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puckers in cap sleeve

slc1479 | Posted in General Sewing Info on

I have been attempting to sew a cap sleeve on a bodice, but the ease keeps leaving puckers each time. The fabric is gabardine. I have sewn it several times and ripped it out several times as well! I have tried pinning out the excess…dividing the excess as evenly as possible. The puckers fall in the front side of the bodice. The back side is pretty smooth.

Another problem with this same sleeve is it bells out more than I would like. I would prefer it to fit closer to my arm but I’m not sure how to alter the pattern. The pattern piece looks like a football.

I would appreciate any advice.

Sharon

Replies

  1. PASDENOM | | #1

    For the one you're working on now try redistributing some of the fullness further back. Ignore where the sleeve's dot is that's supposed to match the shoulder seam. Also try pressing the cap on a ham or rolled up towel to shrink and shape the eased extra fabric.

    If you still think the sleeve is too full you can make a vertical fold in the center of the pattern piece. Start small and make successive samples until you're satisfied. Make sure you baste them to a bodice muslin to test fit.

  2. Palady | | #2

    A method of setting full cap sleeves I learned from Mom back in the fourties might help.  I suggest you cut out a practice sample to get the feel of the doing.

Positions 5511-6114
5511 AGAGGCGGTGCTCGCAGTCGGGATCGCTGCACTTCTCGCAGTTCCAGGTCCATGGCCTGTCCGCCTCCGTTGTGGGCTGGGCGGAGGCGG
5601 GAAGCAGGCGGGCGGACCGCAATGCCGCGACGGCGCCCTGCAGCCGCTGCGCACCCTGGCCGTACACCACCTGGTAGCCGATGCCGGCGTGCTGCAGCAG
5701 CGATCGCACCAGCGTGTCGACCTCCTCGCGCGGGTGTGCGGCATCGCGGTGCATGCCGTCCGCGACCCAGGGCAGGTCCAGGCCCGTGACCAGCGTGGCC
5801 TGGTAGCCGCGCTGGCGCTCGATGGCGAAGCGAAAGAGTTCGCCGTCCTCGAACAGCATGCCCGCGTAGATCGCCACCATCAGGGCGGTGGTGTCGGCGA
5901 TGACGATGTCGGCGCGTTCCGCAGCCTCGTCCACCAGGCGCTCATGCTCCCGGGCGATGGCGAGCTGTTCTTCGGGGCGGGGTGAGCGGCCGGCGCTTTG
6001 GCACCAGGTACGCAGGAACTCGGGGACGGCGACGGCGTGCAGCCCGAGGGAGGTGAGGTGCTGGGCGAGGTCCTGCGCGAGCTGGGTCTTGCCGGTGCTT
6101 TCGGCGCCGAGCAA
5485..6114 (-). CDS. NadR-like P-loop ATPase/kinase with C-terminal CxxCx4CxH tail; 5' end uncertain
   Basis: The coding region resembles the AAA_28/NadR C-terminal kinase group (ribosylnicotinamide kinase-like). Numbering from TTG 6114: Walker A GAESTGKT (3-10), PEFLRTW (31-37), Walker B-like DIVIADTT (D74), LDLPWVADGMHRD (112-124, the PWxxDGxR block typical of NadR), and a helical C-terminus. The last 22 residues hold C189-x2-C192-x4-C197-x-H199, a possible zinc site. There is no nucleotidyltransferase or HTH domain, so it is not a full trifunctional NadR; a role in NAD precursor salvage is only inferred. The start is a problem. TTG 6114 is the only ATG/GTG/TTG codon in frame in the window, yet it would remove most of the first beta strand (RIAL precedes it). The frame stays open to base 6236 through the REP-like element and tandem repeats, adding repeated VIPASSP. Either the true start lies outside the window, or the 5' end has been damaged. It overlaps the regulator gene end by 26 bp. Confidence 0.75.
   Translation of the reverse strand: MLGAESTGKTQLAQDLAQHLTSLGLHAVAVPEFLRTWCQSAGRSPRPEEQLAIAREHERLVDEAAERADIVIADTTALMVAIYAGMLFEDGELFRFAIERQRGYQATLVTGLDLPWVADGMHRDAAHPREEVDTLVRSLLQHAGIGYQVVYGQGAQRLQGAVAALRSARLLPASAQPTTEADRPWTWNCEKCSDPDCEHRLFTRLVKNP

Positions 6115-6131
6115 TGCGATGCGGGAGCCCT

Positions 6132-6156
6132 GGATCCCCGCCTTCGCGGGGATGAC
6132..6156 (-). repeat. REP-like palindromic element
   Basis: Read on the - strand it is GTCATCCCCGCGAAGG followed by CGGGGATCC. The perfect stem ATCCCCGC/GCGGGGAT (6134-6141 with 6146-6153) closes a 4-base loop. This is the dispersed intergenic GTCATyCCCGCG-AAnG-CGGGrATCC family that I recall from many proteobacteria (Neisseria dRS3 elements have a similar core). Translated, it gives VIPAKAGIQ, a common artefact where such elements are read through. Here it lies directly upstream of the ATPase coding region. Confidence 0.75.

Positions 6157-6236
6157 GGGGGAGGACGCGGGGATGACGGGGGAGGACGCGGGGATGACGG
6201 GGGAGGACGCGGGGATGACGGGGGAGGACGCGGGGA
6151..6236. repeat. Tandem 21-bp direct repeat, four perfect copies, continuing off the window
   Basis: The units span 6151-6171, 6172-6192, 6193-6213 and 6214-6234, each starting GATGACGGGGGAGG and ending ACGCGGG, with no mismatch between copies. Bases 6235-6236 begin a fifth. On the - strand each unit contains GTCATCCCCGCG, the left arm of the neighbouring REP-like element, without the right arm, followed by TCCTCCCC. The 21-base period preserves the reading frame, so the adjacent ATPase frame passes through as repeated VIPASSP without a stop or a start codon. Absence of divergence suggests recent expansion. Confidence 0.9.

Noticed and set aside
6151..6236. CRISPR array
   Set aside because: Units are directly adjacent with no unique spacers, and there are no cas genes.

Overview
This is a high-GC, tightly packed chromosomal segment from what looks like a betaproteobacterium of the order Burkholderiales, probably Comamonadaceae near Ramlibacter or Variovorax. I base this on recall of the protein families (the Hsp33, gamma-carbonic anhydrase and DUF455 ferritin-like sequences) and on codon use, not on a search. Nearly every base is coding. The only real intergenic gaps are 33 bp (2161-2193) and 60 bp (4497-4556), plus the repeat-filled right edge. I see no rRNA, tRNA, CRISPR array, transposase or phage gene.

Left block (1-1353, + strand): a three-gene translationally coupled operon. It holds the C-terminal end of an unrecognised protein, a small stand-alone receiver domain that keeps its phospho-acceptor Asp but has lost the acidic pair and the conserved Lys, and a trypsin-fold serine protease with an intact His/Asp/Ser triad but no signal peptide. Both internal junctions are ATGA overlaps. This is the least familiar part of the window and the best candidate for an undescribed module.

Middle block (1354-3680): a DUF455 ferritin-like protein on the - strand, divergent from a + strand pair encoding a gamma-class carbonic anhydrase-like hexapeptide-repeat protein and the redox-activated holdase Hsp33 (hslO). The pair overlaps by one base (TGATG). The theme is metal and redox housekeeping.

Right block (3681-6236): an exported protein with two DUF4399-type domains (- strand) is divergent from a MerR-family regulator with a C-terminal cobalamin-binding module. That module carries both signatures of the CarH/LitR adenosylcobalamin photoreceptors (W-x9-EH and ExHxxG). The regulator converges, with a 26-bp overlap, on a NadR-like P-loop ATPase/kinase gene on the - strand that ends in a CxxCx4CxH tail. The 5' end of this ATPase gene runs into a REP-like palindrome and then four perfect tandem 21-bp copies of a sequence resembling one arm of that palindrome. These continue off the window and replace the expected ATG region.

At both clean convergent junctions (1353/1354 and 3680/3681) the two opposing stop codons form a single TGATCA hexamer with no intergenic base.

This must be done in one session.  Once you've eased-the-cap, the sleeve HAS to be sewn into the scye.

    *Have your iron, the board, and your ham at the ready.

    *If you have yet to acquire a ham, you can work over the tip edge of your board with a caveat.    Try & keep the all from hanging down freely.  Use a TV table or some such to support the pieces.

    Look through your "tools/accessories" for something with a flat blade.  It could be one of your machine screwdrivers or one from a tool box that has a longer tip.

    Working within the seamline and the sleeve cut edge -  lower the machine needle at one of the notches.  Drop the presser foot.  (It works out you'll be using the front on one sleeve and the back on the other.)  You'll be sewing up to the other notch.

    As you start to slowly stitch, butt the tool end immediately to the back of the presser foot.  Keep the tool firmly in place BUT avoid it slipping under the foot.  Agreed this can be tricky because you're holding the tool and sewing at the same time.  But know it is manageable.

    What will happen is multiple gathers are going to be made in the cap.  This is the easing process.